- - Tuesday, February 3, 2015

ANALYSIS/OPINION:

Unions continue their struggle to attract new members, according to a recent review by the Department of Labor. In its annual Union Membership Survey, the Bureau of Labor Statistics reports that union membership in 2014 was down to only 11.1 percent of workers after adding fewer than 50,000 new members. This is in stark contrast to the high-water mark in the 1950s when about one-third of all workers had union cards.

Why have unions been in decline and why are they not growing along with the rest of the economy? It may be because they are no longer offering services in a model that workers want. It could also be that the services they do offer are forced upon both employers and employees.

To be successful in a 21st century economy, unions must adopt a new consumer-oriented business model that does not depend on required representation and dues.

In an attempt to grow its ranks, organized labor is still depending on strategies developed for an earlier era, and on laws from the 1930s which give unions a monopoly on representation within a particular workplace.

With this monopoly privilege comes compulsion: of employees to be union members; of employers to engage in mandatory collective bargaining; and of unions themselves to represent all workers, even those who don’t want it. Once labor’s lifeblood, exclusive representation and the obligations that come along with it have become a crutch preventing unions from adapting to a different environment.

When a union organizes a worksite under current law, it is almost always asking to be the exclusive bargaining representative for all workers, including those who don’t want a union. To gain this privilege, support must be garnered from a majority of employees.

It does not need to be this way. An alternative model that lets unions represent just those workers who want it may be possible without changing the law.

Called “members-only agreements,” this scenario is increasingly being embraced on both sides of the political spectrum. Taking off the government-granted training wheels by forgoing monopoly privileges and moving to a more competitive and voluntary model could generate a surprising growth in private-sector union membership.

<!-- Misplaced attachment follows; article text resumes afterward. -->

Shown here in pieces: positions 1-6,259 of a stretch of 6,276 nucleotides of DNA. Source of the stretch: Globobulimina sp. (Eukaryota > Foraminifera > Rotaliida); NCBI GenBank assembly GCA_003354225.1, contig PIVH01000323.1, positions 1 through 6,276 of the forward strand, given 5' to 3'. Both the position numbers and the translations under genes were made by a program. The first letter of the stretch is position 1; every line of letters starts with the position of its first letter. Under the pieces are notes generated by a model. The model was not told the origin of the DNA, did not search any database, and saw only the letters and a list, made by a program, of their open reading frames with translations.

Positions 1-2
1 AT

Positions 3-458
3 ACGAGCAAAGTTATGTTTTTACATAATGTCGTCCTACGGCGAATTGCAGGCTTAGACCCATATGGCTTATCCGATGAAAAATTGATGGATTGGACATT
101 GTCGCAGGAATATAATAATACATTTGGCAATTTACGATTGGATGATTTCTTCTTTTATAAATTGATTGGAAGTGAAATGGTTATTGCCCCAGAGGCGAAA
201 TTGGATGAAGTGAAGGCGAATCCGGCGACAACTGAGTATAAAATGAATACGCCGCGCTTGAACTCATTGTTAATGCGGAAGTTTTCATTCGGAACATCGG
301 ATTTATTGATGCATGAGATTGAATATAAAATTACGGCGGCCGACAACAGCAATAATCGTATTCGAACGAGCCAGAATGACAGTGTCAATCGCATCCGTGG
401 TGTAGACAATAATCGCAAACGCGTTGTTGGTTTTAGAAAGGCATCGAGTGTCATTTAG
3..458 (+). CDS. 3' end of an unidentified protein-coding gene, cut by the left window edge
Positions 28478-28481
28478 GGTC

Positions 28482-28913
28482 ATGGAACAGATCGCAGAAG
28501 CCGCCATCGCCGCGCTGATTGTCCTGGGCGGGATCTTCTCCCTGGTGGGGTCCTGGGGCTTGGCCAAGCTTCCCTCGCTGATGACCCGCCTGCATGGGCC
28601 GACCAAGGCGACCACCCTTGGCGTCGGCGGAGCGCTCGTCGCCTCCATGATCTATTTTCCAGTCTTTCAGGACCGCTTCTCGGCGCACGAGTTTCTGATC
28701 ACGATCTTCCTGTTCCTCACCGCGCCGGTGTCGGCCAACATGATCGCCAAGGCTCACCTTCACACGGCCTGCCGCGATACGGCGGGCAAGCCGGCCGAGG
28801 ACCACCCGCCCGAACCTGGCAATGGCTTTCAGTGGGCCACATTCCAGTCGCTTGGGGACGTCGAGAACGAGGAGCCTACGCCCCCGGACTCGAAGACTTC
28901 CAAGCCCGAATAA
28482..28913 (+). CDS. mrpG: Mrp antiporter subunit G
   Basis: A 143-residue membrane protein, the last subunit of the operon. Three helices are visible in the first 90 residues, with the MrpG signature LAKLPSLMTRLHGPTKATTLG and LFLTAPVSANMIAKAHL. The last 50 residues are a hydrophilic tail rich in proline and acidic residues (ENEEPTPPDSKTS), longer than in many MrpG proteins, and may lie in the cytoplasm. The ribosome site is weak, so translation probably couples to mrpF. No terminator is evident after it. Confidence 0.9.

Members-only agreements, however, are still more of an academic exercise than a reality. New legislation to allow representation without exclusive bargaining and compulsion may be helpful to give the idea a more solid legal footing.

The current one-size-fits-all, take-it-or-leave-it model limits a union’s ability to provide tailored services to individuals within a workplace. Unions could shift to an a la carte model where individuals select the services that are right for them. It’s even conceivable that a worker could belong to more than one union.

This model replaces force with a consumer-oriented approach, with unions providing services to individuals who value and are willing to pay for them. Also, by shifting the focus to the individual, employers are more likely to perceive union members as highly skilled, reliable and valuable, making compulsory collective bargaining unnecessary.

The effect may be magnified when unions act as voluntary certification agencies such as the National Institute for Automotive Service Excellence, which tells auto repair shop owners and customers that their mechanic is highly trained and passed rigorous testing. Hiring a “union-certified” employee could become synonymous with competence.

Non-compulsory unions can also serve workers by offering training and group benefits such as insurance. One example is the Freelancers Union for independent professionals, which earns revenue from its voluntary members by providing 401(k) retirement plans, insurance and other services.

As modern unions evolve away from compulsion, they can still represent individual workers in bargaining for contracts that reward increased productivity. Sports and entertainment unions show the way, with individual contracts that guarantee pay and benefit floors but allow the employee to negotiate for greater compensation.

Unions could also provide on-call legal and disciplinary assistance for workers concerned about getting in trouble on the job. A model is AAA membership, which provides roadside assistance only when needed.

In short, for unions to thrive in the 21st century, they must be responsive to the needs of modern workers as individuals rather than intimidate employers to organize employees en masse.

They must become more like voluntary professional associations, rather than carrying on as the industrial-era unions of old. If they do not, they will continue their inexorable decline.

F. Vincent Vernuccio is director of labor policy for the Mackinac Center for Public Policy, and author of “Unionization for the 21st Century: Solutions for an Ailing Labor Movement” (Mackinac Center, 2014).

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